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United States v. Adams

United States District Court, E.D. Michigan, Southern Division

March 31, 2017

United States of America, Plaintiff/Respondent,
v.
D-14 Raymond Adams, Defendant/Petitioner.

          OPINION & ORDER DENYING § 2255 MOTION (Doc. # 417), DENYING MOTION FOR APPOINTMENT OF COUNSEL (Doc. # 388), AND DECLINING TO ISSUE A CERTIFICATE OF APPEALABILITY

          Sean F. Cox U.S. District Judge

         In Criminal Case Number 12-20218, Petitioner Raymond Adams (“Petitioner”) pleaded guilty, pursuant to a Rule 11 Plea Agreement, to one count of Robbery Affecting Interstate Commerce, in violation of 18 U.S.C. § 1951 and one count of Using or Carrying a Firearm During a Federal Crime of Violence; Aiding and Abetting, in violation of 18 U.S.C. § 924(c). (Doc. # 374, Rule 11 Plea Agreement). This Court sentenced Petitioner to a total term of 90 months. (Doc. # 387).

         The matter is now before the Court on Petitioner's pro se letter, construed by the Court as a Motion to Vacate Sentence brought pursuant to 28 U.S.C. § 2255. (Doc. # 417, Pet. Br.). Petitioner's request for relief is based upon the Supreme Court's decisions in Rosemond v. United States, 135 S.Ct. 1240 (2014), which clarified what is necessary to aid and abet a violation of § 924(c) and Johnson v. United States, 135 S.Ct. 2251 (2015), which held that the residual clause of the Armed Career Criminal Act (“ACCA”) was unconstitutionally vague. The Government has filed a response opposing Petitioner's motion. (Doc. # 409, Gov't Resp.). Petitioner has not filed a reply to the Government's response and time to do so has passed.

         Because the files and records of the case conclusively establish that Petitioner is not entitled to relief as to any of the claims set forth in this § 2255 motion, an evidentiary hearing is not necessary. The motion is therefore ready for a decision by this Court. For the reasons set forth below, Petitioner's motion to vacate will be DENIED and Petitioner's motion for appointment of counsel is DENIED AS MOOT. Moreover, the Court declines to issue a certificate of appealability.

         BACKGROUND

         On December 10 2014, Petitioner pleaded guilty, pursuant to a Rule 11 Plea Agreement, “to Counts One and Two of the Sixth Superseding Indictment, which charge Robbery Affecting Interstate Commerce and Using or Carrying a Firearm During and in Relation to a Federal Crime of Violence.” (Rule 11 Plea Agreement, at ¶ 1A).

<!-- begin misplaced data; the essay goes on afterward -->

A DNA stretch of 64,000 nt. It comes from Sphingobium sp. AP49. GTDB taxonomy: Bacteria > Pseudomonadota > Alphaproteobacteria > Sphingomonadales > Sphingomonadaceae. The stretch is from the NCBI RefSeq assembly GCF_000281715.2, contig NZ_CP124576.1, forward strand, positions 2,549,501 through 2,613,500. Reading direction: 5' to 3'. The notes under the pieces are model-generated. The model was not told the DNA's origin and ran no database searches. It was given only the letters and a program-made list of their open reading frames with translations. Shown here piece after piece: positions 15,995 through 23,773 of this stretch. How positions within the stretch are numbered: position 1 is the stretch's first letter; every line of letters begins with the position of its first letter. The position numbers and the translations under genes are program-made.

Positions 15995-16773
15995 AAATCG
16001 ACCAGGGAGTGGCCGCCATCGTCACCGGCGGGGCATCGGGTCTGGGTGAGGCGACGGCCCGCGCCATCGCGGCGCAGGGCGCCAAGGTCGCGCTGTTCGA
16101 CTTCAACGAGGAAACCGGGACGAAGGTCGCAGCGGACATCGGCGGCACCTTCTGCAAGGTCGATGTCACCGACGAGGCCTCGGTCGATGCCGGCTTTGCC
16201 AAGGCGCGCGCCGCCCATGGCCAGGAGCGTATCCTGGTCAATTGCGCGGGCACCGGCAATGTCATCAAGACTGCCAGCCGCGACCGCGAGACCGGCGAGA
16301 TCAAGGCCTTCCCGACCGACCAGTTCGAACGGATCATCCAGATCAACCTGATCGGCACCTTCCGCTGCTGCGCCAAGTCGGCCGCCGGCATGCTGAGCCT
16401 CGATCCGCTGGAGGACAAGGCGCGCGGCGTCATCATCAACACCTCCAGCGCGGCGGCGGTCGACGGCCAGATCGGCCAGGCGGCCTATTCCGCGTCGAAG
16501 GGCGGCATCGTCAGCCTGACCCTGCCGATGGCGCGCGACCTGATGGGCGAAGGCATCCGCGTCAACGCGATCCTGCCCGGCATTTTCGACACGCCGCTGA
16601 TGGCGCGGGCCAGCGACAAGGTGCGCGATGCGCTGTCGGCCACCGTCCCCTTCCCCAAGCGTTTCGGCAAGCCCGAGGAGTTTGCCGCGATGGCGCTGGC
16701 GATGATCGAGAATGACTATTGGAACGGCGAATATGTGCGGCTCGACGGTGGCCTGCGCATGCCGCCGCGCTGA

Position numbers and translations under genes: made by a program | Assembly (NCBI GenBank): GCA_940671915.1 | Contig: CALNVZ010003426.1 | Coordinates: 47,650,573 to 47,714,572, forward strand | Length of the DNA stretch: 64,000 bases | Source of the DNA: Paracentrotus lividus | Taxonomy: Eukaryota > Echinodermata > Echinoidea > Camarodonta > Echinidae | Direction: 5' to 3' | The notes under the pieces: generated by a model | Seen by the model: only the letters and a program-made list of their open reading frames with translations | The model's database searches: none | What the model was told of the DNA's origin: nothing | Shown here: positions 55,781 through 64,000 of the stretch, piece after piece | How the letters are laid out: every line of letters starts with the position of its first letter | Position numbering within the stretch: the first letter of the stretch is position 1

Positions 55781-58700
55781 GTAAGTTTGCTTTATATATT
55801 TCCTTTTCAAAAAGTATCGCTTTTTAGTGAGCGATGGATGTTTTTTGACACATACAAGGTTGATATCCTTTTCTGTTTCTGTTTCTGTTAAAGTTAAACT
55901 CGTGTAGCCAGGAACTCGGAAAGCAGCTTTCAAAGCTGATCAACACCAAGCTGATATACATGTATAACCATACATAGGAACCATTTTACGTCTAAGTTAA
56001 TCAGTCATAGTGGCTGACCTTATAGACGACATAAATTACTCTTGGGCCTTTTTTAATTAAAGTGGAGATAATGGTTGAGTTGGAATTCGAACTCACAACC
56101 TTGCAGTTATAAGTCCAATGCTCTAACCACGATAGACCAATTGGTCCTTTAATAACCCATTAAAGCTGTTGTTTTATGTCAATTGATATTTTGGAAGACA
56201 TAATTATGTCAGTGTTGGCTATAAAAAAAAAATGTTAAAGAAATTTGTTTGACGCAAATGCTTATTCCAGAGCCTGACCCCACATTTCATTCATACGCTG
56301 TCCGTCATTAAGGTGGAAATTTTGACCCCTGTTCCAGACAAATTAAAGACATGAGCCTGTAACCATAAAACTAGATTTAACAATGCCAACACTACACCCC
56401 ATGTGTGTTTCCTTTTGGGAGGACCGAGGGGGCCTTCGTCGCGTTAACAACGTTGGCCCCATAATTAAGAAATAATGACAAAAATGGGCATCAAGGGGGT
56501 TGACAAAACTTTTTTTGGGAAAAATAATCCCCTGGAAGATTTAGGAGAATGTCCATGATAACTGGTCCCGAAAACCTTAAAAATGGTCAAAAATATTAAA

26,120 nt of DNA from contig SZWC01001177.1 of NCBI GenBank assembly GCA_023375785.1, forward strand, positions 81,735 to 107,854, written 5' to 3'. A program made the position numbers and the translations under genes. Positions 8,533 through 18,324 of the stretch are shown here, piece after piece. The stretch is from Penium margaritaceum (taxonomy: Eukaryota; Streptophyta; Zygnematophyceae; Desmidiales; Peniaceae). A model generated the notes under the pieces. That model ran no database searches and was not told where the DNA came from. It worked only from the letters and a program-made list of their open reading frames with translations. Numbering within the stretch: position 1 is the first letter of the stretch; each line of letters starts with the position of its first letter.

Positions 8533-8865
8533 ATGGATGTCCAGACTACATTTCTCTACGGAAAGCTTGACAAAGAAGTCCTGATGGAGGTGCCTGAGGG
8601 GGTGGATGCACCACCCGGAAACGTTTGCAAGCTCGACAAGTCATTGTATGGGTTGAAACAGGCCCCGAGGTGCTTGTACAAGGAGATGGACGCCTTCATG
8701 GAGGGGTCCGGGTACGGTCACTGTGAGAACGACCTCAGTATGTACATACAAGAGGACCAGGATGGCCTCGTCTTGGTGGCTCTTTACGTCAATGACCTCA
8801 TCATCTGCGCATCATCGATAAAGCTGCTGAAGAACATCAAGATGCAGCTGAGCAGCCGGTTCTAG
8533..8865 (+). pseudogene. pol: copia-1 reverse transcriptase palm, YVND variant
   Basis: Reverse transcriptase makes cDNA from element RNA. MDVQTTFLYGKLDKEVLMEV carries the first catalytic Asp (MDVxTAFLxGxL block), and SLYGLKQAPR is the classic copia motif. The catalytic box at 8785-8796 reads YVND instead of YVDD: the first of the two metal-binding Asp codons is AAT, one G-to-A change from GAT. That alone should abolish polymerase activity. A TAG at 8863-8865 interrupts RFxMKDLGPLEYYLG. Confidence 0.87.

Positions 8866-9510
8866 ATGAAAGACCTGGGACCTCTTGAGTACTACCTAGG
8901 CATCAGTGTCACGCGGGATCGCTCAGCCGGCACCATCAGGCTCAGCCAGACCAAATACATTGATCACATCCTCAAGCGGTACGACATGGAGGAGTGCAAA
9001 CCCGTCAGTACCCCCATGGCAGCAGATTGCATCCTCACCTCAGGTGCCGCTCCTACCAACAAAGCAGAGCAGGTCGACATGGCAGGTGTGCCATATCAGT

This Court sentenced Petitioner to 6 months on Count 1 and to 84 months on Count 2, to run consecutively with the sentenced imposed on Count 1. (Doc. # 387). Petitioner did not file a direct appeal.

         January 25, 2016, Petitioner filed a pro se letter, titled “Motion to be Appointed Counsel.” (Doc. # 388). Petitioner requested counsel in light of the Supreme Court's ruling in Johnson v. United States. On May 19, 2016, Petitioner filed a second pro se letter, which the Court has construed as a Motion to Vacate Sentence pursuant to 28 U.S.C. § 2255. (Doc. # 417). In it, Petitioner asserts that his § 924(c) aiding and abetting conviction must be vacated in light of Rosemond v. United States and Johnson v. United States. The Government filed a brief in opposition to the motion on September 29, 2016. (Doc. # 409).

         STANDARD

         Petitioner's motion is brought pursuant to 28 U.S.C. § 2255, which provides:

A prisoner in custody under a sentence of a court established by Act of Congress claiming the right to be released upon the ground that the sentence imposed was in violation of the Constitution or laws of the United States, or that the court was without jurisdiction to impose such a sentence, or that the sentence was in excess of the maximum authorized by law, or is otherwise subject to collateral attack, may move the court which imposed the sentence to vacate, set aside, or correct the sentence.

28 U.S.C. § 2255(a). To prevail on a § 2255 motion, “a petitioner must demonstrate the existence of an error of constitutional magnitude which has a substantial and injurious effect or influence on the guilty plea or the jury's verdict.” Humphress v. United States, 398 F.3d 855, 858 (6th Cir. 2005). A movant can prevail on a § 2255 motion alleging non-constitutional error only by establishing a “fundamental defect which inherently results in a complete miscarriage of justice, or an error so egregious that it amounts to a violation of due process.” Watson v. United States, 165 F.3d 486, 488 (6th Cir. 1999).

         The Court must hold an evidentiary hearing on a § 2255 motion “[u]nless the motion and the files and records of the case conclusively show that the prisoner is entitled to no relief . . . .” 28 U.S.C. § 2255(b); Blanton v. United States, 94 F.3d 227, 235 (6th Cir. 1996) (“evidentiary hearings are not required when . . . the record conclusively shows that the petitioner is entitled to no relief.”). Because the files and records of the case conclusively show that Petitioner is not entitled to ...


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